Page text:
Mobile Money Updates

The mobile money industry continues to grow in the developing world, offering financial inclusion to the masses that were previously without access to financial services. Below are a few recent articles highlighting exciting developments in the industry.

Mobile Money Continues to Penetrate Africa by Emmanuel Iruobe on Ventures Africa

According to an industry report by the Global System for Mobile Association (GSMA), the mobile money industry is continuing to expand across more regions in Africa. As of early 2014, nine markets had more mobile money accounts than traditional bank accounts compared to four a year before. In Sub-Saharan Africa, mobile money is available in 36 out of 47 countries.

The industry has seen its most notable growth in Tanzania. As of September 2013, 90% of the population had access to mobile financial services, up from 1% in 2008. According to the report, the expansion in services was due in large part to the National Bank in Tanzania working closely with mobile operators.

Mobile money has undoubtedly been a driver of financial inclusion in Africa. As the industry continues to develop, service providers will be able to increase financial inclusion by offering financial services beyond mobile money transfer. These services could include mobile insurance, mobile credit and savings.

East Africa: Ericsson – Airtime Can Be Used to Boost Uptake of Mobile Money Services on allAfrica

Rajiv Bhatia, Ericsson’s head of mobile commerce sales for Emerging Middle East and Africa (EMEA), recently stated that airtime could be used as an incentive to drive the usage of mobile money services in countries where its growth has been sluggish.

Africa has been a leading market for mobile money and Bhatia credits its success to transparency, education and trust, stating: “There are fantastic opportunities to grow this business especially among the migrant population, which still uses informal means to remit cash. Banks should forge closer ties with operators, who have an expansive distribution network to encourage adoption and drive usage.”

According to the World Bank, almost half the world’s adult population is unbanked and in countries where financial inclusion is low, mobile money solutions offer a fast way to close the gap. Bhatia estimates that by 2016, the m-commerce market is expected to reach $800 billion worldwide, but an enabling environment needs to be put in place in order for it to thrive.

A New Kind of No-Frills Bank Could Kickstart India’s Long-Awaited Mobile Money Revolution by Leo Mirani on Quartz

The Reserve Bank of India (RBI) recently issued a set of draft guidelines for the establishment of a “payments bank,” a bank that would not be allowed to lend but instead would accept and cash out deposits and remittances. This new kind of bank could be exactly what the mobile money industry needs to jumpstart growth in India.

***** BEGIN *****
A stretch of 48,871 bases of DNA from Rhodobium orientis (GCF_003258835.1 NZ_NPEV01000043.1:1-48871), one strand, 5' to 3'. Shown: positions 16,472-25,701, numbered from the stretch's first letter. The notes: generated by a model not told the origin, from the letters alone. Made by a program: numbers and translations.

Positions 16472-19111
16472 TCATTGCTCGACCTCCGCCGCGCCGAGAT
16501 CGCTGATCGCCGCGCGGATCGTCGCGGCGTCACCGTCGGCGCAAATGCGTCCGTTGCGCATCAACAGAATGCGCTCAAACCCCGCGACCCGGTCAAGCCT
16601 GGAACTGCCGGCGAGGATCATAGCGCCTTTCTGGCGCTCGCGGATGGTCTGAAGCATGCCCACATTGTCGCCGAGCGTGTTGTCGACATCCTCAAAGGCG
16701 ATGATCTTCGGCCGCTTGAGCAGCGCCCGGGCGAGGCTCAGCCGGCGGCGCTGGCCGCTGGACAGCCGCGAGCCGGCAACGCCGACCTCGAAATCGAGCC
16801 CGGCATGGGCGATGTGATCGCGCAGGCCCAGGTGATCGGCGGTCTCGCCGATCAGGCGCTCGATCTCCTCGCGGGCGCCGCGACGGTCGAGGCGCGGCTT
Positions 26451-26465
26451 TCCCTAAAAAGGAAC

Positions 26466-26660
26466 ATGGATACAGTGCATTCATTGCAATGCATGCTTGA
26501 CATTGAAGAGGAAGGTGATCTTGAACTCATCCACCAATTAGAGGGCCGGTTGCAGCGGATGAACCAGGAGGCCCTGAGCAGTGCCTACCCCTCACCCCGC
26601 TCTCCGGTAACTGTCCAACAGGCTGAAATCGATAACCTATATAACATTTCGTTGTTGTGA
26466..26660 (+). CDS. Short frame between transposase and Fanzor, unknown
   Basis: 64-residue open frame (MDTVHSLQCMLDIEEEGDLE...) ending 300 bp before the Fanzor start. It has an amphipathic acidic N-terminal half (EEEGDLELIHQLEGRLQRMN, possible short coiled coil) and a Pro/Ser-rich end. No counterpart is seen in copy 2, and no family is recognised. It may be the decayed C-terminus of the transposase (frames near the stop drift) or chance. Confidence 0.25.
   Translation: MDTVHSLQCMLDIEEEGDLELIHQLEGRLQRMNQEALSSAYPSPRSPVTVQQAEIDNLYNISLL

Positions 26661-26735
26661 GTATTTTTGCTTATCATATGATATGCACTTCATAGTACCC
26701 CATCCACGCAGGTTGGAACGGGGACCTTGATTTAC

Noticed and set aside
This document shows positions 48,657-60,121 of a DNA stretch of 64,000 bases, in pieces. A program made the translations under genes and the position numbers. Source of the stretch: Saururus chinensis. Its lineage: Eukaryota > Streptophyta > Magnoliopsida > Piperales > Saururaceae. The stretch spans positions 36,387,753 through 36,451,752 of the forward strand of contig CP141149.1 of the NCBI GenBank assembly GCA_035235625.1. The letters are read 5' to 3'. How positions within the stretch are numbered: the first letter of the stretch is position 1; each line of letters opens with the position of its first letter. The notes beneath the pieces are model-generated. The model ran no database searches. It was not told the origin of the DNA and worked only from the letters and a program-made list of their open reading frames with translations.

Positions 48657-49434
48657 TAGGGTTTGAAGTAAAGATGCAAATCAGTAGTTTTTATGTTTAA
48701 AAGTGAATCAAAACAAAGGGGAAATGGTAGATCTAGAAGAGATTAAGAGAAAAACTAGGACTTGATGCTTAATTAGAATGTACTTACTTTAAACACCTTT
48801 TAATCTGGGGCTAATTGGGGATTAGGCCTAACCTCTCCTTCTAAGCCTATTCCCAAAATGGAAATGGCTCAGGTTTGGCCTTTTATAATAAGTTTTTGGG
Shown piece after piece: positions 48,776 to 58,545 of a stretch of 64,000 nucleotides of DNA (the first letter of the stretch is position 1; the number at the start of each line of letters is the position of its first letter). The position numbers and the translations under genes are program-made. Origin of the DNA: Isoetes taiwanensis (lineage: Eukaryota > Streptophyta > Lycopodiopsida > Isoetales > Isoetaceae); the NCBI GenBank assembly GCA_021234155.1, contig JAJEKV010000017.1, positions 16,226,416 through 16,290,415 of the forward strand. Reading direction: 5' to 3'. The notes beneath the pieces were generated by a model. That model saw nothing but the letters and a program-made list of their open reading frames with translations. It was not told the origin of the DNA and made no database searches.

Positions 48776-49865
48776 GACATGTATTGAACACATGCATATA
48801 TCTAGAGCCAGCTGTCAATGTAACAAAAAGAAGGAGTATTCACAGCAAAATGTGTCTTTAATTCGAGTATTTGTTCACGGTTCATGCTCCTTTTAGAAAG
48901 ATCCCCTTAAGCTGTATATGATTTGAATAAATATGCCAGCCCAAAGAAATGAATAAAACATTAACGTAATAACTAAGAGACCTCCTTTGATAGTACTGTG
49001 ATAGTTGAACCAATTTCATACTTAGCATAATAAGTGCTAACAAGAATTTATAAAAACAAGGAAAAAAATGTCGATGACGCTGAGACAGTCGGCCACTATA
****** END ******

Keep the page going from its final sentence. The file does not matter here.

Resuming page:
India has remained a laggard in the mobile money revolution due, in part, to the cautious nature of the RBI. Indian regulations previously required mobile operators to work with banks to dispense hard currency, meaning users would still need to travel to the nearest bank to receive the cash that was transferred electronically.

Under the new regulations mobile operators will now be eligible to become payment banks and the poor population living in rural India who were previously locked out of the financial system will now be able to open accounts and store money electronically. One stipulation for the new bank is that it must have at least a quarter of its access points in rural locations with a population of fewer than 10,000 people.

The shift will mean financial inclusion for India’s masses and the ability to realize full market potential for mobile money service providers.

Is Tanzania Ready for Interoperability in Mobile Money? By Omoneka Musa, Charles Niehaus and Martin Warioba on CGAP

Mobile money interoperability among MNOs, mobile money operators, and banks has the potential to offer great benefits to operators, regulators and customers in the mobile financial services market. Importantly, it also offers an opportunity to further advance financial inclusion.

Up until this point there have been few attempts at interoperability as most of the emerging markets using mobile financial services are simply not ready. Tanzania may be an exception. The country is currently experiencing a mobile money revolution comparable to Kenya’s. In the past four years, mobile financial services usage has increased from 7% to 44%. The four largest MNOs in the country – Airtel, Vodacom, Tigo and Zantel – have partnered with CRDB Bank, National Microfinance Bank, and the Bank of Tanzania to create a set of operational regulations for interoperability.

Both customers and agents of mobile financial services have expressed interest in the benefits that interoperability can offer such as improved agent liquidity management. The main challenge now is to align the interests of competing stakeholders and to encourage regular communication among them. IFC, with the Tanzanian mobile money industry is in the process of finalizing rules for person-to-person (P2P) transactions while market players have expressed interest in discussing agent or Cash-in/Cash-out (CICO) interoperability as a next step. As mobile money markets continue to mature and more of the population in emerging markets experience financial inclusion, the case for interoperability will only strengthen, as everyone stands to gain.


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